Wednesday, June 29, 2011

The Art of the Coffeehouse

I love coffee. Whether it's a latte, a cappuccino, or just regular drip coffee, I love it all. I seek out great coffee shops and will spend my time just lounging on their couches, sipping my $5 latte happily simply for the atmosphere. They're peaceful and quiet, even when there are groups talking. It's a creative atmosphere where writers feel comfortable enough to create, artists want to put their paintings up, and it just hums with the creative energy of these people.

It only costs at most $1 to make that latte, but I pay that extra $4 for the atmosphere, and the art. Not just the art on the walls, but the latte itself. Being a barista, I've come to understand the time and care that it takes to make a good latte. Good timing, careful creation, and practice make an average latte a great latte. Something you'll curl up with and come back for time and time again. The difference between the Corporate Chain latte that you grab simply because it's easy, and the local Coffeehouse Latte that makes you willing to go out of you way to get.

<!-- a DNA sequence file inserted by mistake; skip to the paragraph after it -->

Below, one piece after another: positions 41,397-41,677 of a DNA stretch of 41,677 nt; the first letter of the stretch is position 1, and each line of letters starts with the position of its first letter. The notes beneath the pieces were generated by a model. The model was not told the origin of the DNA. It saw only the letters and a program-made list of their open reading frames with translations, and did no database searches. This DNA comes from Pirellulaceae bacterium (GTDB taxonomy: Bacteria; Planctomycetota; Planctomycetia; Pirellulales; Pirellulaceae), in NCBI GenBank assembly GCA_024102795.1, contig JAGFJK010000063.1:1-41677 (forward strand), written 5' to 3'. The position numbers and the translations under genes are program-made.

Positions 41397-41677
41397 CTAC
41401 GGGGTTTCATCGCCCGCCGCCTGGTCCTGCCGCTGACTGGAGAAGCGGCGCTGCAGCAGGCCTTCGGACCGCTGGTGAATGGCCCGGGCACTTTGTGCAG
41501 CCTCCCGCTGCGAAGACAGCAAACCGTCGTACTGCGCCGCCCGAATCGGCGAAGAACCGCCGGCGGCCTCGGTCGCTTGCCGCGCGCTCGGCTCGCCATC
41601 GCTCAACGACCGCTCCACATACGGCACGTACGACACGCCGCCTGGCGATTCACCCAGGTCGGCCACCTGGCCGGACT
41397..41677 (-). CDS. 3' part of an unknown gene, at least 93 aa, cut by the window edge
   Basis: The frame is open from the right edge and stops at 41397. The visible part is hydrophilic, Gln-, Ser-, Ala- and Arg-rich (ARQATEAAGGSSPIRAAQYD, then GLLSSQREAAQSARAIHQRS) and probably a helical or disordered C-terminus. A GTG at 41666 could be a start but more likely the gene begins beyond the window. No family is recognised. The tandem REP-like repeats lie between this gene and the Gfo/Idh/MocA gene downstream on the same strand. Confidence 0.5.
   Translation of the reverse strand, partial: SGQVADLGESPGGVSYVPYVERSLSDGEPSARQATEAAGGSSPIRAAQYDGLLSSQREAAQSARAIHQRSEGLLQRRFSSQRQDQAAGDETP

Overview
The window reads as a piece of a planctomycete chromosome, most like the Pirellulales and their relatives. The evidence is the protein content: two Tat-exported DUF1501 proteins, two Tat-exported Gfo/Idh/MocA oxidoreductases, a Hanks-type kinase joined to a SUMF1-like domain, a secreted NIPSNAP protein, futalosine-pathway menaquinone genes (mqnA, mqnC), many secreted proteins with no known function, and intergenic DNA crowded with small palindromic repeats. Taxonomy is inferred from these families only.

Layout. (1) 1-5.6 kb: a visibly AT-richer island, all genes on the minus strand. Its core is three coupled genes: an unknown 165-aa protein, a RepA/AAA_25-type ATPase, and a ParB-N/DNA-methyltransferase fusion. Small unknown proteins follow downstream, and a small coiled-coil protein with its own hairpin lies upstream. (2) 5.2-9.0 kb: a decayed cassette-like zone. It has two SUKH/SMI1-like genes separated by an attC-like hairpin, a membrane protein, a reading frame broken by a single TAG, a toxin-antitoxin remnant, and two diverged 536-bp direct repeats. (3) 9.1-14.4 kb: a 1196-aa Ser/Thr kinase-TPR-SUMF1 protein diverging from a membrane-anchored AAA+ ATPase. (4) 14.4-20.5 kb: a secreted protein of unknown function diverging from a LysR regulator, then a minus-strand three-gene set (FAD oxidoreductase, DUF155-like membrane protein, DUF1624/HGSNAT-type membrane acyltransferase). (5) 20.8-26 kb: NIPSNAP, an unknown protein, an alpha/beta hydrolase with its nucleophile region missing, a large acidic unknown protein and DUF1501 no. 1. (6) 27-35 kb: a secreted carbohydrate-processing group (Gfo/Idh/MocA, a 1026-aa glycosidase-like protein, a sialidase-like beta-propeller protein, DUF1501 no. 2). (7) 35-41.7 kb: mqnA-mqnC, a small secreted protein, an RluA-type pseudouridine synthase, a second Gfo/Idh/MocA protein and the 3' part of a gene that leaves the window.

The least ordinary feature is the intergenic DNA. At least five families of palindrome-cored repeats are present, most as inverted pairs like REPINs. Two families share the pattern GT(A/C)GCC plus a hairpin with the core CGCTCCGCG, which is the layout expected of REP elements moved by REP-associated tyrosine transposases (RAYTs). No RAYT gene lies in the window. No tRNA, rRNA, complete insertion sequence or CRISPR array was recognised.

When it's my first time going to a new coffeehouse, I always get a cappuccino. While I usually prefer a flavored latte, it lets me actually taste the coffee and see if the place is worth the money. It also lets me test the skill of the barista. A real cappuccino, made from equal parts espresso, steamed milk and foamed milk, with a sugar cube on the side, if made right, is amazing. If made wrong, it can be absolutely dreadful. I haven't gone back to places because the cappuccino was that bad. It's only been one coffeehouse so far that has been that bad, but I haven't been back since.

I appreciate the art of coffee, the miraculous smooth dollop of foam turning a shot of espresso into a true italian macchiato, the silky foam atop a delicious latte, and the delightful mix of milk and espresso in a carefully made cappuccino.

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